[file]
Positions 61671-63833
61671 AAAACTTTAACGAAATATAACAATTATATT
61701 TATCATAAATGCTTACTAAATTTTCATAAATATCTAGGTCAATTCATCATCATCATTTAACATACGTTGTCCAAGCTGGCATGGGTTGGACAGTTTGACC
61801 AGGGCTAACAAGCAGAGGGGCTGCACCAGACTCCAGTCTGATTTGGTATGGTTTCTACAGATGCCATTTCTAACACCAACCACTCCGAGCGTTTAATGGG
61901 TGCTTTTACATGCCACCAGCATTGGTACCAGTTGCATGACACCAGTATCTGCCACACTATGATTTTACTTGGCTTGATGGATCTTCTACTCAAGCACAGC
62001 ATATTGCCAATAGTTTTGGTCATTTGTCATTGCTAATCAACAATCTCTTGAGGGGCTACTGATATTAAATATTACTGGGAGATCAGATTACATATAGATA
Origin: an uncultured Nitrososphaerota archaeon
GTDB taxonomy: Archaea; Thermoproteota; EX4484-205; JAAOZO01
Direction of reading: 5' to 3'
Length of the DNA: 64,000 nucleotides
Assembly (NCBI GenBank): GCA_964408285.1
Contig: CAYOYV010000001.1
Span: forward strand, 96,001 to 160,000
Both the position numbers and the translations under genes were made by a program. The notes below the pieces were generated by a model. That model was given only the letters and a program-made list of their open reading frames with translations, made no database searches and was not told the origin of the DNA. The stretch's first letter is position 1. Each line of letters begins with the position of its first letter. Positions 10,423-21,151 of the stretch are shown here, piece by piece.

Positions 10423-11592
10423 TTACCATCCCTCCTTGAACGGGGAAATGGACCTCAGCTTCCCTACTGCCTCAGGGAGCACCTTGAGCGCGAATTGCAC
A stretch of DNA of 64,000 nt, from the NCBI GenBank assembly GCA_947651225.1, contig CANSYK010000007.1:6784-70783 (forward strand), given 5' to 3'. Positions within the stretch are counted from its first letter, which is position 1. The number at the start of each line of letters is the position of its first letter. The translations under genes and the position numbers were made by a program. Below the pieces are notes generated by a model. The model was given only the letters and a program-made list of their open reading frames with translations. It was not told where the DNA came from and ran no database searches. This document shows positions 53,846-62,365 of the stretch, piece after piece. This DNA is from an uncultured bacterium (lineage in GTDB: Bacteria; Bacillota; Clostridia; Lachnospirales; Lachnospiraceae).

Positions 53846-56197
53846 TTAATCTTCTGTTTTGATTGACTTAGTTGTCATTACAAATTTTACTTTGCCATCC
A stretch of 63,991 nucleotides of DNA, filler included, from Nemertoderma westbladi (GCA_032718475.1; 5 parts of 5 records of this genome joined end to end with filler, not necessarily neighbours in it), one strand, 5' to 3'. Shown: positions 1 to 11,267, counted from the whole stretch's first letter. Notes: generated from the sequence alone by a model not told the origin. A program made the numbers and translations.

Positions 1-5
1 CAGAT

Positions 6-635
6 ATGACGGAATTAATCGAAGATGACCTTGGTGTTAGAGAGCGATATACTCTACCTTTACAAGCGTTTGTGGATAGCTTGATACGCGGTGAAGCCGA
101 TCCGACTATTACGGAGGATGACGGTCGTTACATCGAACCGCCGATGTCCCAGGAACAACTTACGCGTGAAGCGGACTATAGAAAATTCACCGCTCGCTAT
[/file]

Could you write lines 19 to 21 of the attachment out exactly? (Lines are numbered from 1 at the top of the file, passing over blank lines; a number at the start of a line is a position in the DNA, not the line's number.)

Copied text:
53846 TTAATCTTCTGTTTTGATTGACTTAGTTGTCATTACAAATTTTACTTTGCCATCC
A stretch of 63,991 nucleotides of DNA, filler included, from Nemertoderma westbladi (GCA_032718475.1; 5 parts of 5 records of this genome joined end to end with filler, not necessarily neighbours in it), one strand, 5' to 3'. Shown: positions 1 to 11,267, counted from the whole stretch's first letter. Notes: generated from the sequence alone by a model not told the origin. A program made the numbers and translations.

Positions 1-5